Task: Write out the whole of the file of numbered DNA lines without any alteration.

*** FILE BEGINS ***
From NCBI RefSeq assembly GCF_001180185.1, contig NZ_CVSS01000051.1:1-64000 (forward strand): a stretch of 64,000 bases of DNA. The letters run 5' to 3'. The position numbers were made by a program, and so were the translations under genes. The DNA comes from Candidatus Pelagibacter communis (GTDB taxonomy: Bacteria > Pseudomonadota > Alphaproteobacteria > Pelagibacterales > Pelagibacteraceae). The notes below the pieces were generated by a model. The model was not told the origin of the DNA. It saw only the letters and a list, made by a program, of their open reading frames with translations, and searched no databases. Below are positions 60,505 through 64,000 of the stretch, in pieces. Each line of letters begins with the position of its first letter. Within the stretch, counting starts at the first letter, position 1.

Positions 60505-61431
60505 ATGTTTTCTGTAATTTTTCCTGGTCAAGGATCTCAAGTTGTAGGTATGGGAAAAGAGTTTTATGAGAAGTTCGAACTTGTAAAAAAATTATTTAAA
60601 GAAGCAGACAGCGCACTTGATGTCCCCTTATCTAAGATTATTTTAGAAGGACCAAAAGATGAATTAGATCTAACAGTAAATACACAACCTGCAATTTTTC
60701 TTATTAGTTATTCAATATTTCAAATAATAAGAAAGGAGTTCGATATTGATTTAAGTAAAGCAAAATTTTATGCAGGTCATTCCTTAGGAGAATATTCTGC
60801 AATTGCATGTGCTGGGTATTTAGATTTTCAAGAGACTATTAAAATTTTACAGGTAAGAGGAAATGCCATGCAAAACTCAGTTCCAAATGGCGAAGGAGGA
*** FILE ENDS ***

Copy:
From NCBI RefSeq assembly GCF_001180185.1, contig NZ_CVSS01000051.1:1-64000 (forward strand): a stretch of 64,000 bases of DNA. The letters run 5' to 3'. The position numbers were made by a program, and so were the translations under genes. The DNA comes from Candidatus Pelagibacter communis (GTDB taxonomy: Bacteria > Pseudomonadota > Alphaproteobacteria > Pelagibacterales > Pelagibacteraceae). The notes below the pieces were generated by a model. The model was not told the origin of the DNA. It saw only the letters and a list, made by a program, of their open reading frames with translations, and searched no databases. Below are positions 60,505 through 64,000 of the stretch, in pieces. Each line of letters begins with the position of its first letter. Within the stretch, counting starts at the first letter, position 1.

Positions 60505-61431
60505 ATGTTTTCTGTAATTTTTCCTGGTCAAGGATCTCAAGTTGTAGGTATGGGAAAAGAGTTTTATGAGAAGTTCGAACTTGTAAAAAAATTATTTAAA
60601 GAAGCAGACAGCGCACTTGATGTCCCCTTATCTAAGATTATTTTAGAAGGACCAAAAGATGAATTAGATCTAACAGTAAATACACAACCTGCAATTTTTC
60701 TTATTAGTTATTCAATATTTCAAATAATAAGAAAGGAGTTCGATATTGATTTAAGTAAAGCAAAATTTTATGCAGGTCATTCCTTAGGAGAATATTCTGC
60801 AATTGCATGTGCTGGGTATTTAGATTTTCAAGAGACTATTAAAATTTTACAGGTAAGAGGAAATGCCATGCAAAACTCAGTTCCAAATGGCGAAGGAGGA